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EU RIGHT Programme Trains 35 Consumer Affairs professionals in OECS Protocol Member States

The Organisation of Eastern Caribbean States (OECS) Commission in collaboration with the University of the West Indies Centre for Professional Development and Lifelong Learning (UWI – CPDLL), as part of the OECS – EU RIGHT Programme, successfully trained 35 consumer affairs professionals across the 7 OECS Protocol Member States.

The training was administered from January 17 – 28, 2022, through a virtual short course ‘The New Era of Consumer Protection 2019 and Beyond’ and saw participants from Antigua and Barbuda; the Commonwealth of Dominica; Grenada; Montserrat; St. Kitts and Nevis and; Saint Lucia; St. Vincent and the Grenadines.

Consumer Affairs professionals had the opportunity to share experiences in line with the subject matter on consumer protection and learn from the experiences of all the Protocol Member States and Barbados through simulation exercises.

Participants were able to submit group projects that made key recommendations for consumer education to engage stakeholders and to develop solutions for addressing pertinent consumer protection issues in various sectors in the OECS region. This also included the preparation of an action plan to deploy the recommended solutions and consumer education activities.

Course Lecturer, Ayanna Young-Marshall, expressed her elation about the success of the two-week consumer protection course.  “It has exceeded our expectations. There was never a moment when there was not active engagement. As a result of that, we have come up with many suggestions and recommendations on how to build out consumer protection in the region. During the course we identified common areas that affect consumers on a country level in different sectors like telecommunications, the airline industry, reconditioned vehicles, and tourism among others. We looked at the need to strengthen advocacy groups and establish groups where there are currently none. We have established a consumer protection network for this course so we can move forward together.”

Xyanea Thomas, Standards Inspector at the Saint Vincent and the Grenadines’ Bureau of Standards, said “I did not choose this course. This course chose me and I am so happy that it did. I have seen my fair share of consumer complaints and I am now confident enough to say that I can handle any of them because of the information that I gathered from this training.”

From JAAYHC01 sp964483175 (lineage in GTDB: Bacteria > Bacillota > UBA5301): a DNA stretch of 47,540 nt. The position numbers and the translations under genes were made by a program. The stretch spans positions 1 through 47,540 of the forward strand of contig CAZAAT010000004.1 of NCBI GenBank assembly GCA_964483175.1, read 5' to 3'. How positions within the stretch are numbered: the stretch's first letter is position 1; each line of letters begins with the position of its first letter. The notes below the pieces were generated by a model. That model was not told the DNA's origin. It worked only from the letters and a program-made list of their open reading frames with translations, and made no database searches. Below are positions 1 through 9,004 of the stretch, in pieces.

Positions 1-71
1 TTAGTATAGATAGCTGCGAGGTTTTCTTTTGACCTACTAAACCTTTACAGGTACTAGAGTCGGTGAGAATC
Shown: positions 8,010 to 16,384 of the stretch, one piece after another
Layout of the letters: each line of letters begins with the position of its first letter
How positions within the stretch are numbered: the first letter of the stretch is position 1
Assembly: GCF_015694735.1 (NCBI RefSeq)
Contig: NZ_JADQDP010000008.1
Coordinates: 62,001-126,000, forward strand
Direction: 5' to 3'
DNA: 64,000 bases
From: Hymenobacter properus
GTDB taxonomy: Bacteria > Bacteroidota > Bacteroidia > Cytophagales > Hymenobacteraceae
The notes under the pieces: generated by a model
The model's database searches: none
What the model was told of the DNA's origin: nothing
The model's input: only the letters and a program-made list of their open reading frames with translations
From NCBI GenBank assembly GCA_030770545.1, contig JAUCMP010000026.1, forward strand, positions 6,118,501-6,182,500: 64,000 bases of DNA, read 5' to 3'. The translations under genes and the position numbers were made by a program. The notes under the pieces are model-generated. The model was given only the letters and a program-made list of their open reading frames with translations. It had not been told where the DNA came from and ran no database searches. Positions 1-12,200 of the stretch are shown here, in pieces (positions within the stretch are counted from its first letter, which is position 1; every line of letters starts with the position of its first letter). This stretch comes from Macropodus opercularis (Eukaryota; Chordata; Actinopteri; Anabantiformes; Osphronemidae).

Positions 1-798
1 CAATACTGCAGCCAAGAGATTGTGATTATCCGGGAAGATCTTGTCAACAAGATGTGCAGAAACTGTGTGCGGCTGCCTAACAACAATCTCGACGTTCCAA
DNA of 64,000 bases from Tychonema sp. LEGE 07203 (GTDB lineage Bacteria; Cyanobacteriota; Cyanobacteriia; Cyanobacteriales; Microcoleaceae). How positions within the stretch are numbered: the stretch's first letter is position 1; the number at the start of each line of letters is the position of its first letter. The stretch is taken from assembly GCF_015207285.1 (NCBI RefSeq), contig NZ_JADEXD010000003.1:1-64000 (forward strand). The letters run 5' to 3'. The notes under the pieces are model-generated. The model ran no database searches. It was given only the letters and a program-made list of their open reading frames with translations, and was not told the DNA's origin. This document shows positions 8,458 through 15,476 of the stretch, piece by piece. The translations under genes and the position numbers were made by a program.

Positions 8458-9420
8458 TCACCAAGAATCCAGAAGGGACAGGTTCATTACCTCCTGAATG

Kamran Cabey, Trade and Quality Infrastructure Officer in Montserrat’s Trade Division shared his experience as a participant.

“I would advise other persons to engage in similar training because we are all consumers in some way, shape or form.”

Jacqueline Emmanuel-Flood, Director of the Economic Affairs and Regional Integration Unit at the OECS Commission, reminded participants that consumer protection is not as far divorced from everyday living as some think.

“We are consumers. We are talking about our OECS economy.  The course ended on such an exciting note. It seemed like you are infused and empowered to make the relevant changes needed for the consumer protection sphere in the region. In the realm of economics, we talk about the big businesses and the profit-making machines but as we have seen in recent years, business is the driver of growth, but you the consumer protection professionals find yourself as the protectors of our region’s consumers. It is a noble and complex task. You have to ensure that while you facilitate growth and development in-country, our people are not taken advantage of.”

The OECS Commission is confident that the consumer affairs professionals are leaving this capacity building exercise well-equipped to deal with the new realities of consumer protection in their individual Member States and by extension in the Eastern Caribbean Economic Union (ECEU).

Having built human resource capacities across the 7 Protocol Member States through this virtual short course, the OECS Commission will continue to press ahead with providing continued support to the Member States in their enactment of model consumer protection legislation; support for public advocacy and consumer education initiatives and build the necessary ICT solutions to help improve the quality of service issued by the Consumer Affairs Departments. This capacity building exercise coupled with these upcoming initiatives will surely improve the state of play for Consumer Protection in the ECEU through a comprehensive approach and inclusive structures. – Alisha Ally

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